We developed a game-theoretic model for wind-dispersed seed production to examine the seed mass-dispersal ability relationship and the evolutionarily stable distance of seed dispersal in terms of exploitation of safe sites. We assumed trade-offs between masses of the embryo (including albumen) and the wind-dispersal structures per seed, and also between seed mass and number of seeds per parent. We showed that ESS wing-loading is independent of embryo mass; that is, heavy seeds are not poor dispensers if the cost of producing wind-dispersal structures per unit area is constant. The ESS embryo mass per seed depends only on the factors which determine the probability of a seedling being established from a seed. However, wing-loading was found to increase with embryo mass when the change in length was isometric and there was a negative correlation between seed mass and dispersal ability. Thus, the area-mass relationship in wind-dispersal structures may have large effects on the ESS production of wind-dispersed seeds. On the other hand, given that only a limited number of adults can be established at a safe site, the ESS seed dispersal distance depends on the relative degree of sib to non-sib competition. A parent disperses its seeds over a wide area to exploit many safe sites if sib competition is strong. However, it disperses its seeds within a narrow area if the mean number of parents per unit area is large, or if non-sib competition is strong. Thus, in addition to an upper limit on the number of adults per safe site, the degree of sib and non-sib competition may be important for the ESS dispersal distance in wind-dispersed seeds.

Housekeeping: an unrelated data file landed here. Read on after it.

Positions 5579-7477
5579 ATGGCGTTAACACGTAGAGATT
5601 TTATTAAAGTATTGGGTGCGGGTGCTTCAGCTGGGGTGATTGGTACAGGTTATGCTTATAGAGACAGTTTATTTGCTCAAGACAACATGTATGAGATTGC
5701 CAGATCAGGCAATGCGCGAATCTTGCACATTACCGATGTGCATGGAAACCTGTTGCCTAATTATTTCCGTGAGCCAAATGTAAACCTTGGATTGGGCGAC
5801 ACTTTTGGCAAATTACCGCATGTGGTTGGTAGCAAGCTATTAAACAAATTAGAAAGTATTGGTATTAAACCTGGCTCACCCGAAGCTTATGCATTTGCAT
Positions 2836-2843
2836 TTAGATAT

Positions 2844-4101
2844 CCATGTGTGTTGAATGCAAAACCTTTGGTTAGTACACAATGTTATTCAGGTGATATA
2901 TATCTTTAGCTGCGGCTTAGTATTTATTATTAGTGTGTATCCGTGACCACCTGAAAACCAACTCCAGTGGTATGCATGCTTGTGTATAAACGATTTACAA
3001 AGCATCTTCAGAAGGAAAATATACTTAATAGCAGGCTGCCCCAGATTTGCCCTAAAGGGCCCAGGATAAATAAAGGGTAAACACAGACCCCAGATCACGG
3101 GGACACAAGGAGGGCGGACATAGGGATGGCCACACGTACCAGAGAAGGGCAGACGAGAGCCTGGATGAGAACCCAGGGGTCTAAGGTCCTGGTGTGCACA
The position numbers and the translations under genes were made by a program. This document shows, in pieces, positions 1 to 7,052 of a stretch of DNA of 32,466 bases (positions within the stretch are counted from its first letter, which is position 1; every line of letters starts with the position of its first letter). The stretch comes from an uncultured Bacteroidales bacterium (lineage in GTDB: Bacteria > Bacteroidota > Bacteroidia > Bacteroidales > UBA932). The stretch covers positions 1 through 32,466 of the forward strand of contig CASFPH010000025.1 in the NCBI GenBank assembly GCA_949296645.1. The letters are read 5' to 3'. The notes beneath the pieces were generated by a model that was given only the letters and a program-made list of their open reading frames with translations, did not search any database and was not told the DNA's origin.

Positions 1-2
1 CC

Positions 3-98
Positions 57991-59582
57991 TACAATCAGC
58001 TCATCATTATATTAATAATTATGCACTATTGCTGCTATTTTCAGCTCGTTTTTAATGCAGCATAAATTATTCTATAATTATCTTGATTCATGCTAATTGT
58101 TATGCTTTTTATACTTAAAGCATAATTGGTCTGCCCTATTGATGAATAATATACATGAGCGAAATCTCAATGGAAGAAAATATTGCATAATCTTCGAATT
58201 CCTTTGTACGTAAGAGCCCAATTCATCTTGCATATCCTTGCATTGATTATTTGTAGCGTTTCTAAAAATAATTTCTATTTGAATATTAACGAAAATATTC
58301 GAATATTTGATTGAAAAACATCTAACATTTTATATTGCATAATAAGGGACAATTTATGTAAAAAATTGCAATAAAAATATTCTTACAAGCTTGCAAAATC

- Colonization hypothesis
- Evolutionarily stable strategy
- Safe sites
- Wind-dispersal structures
- Wind-dispersed seeds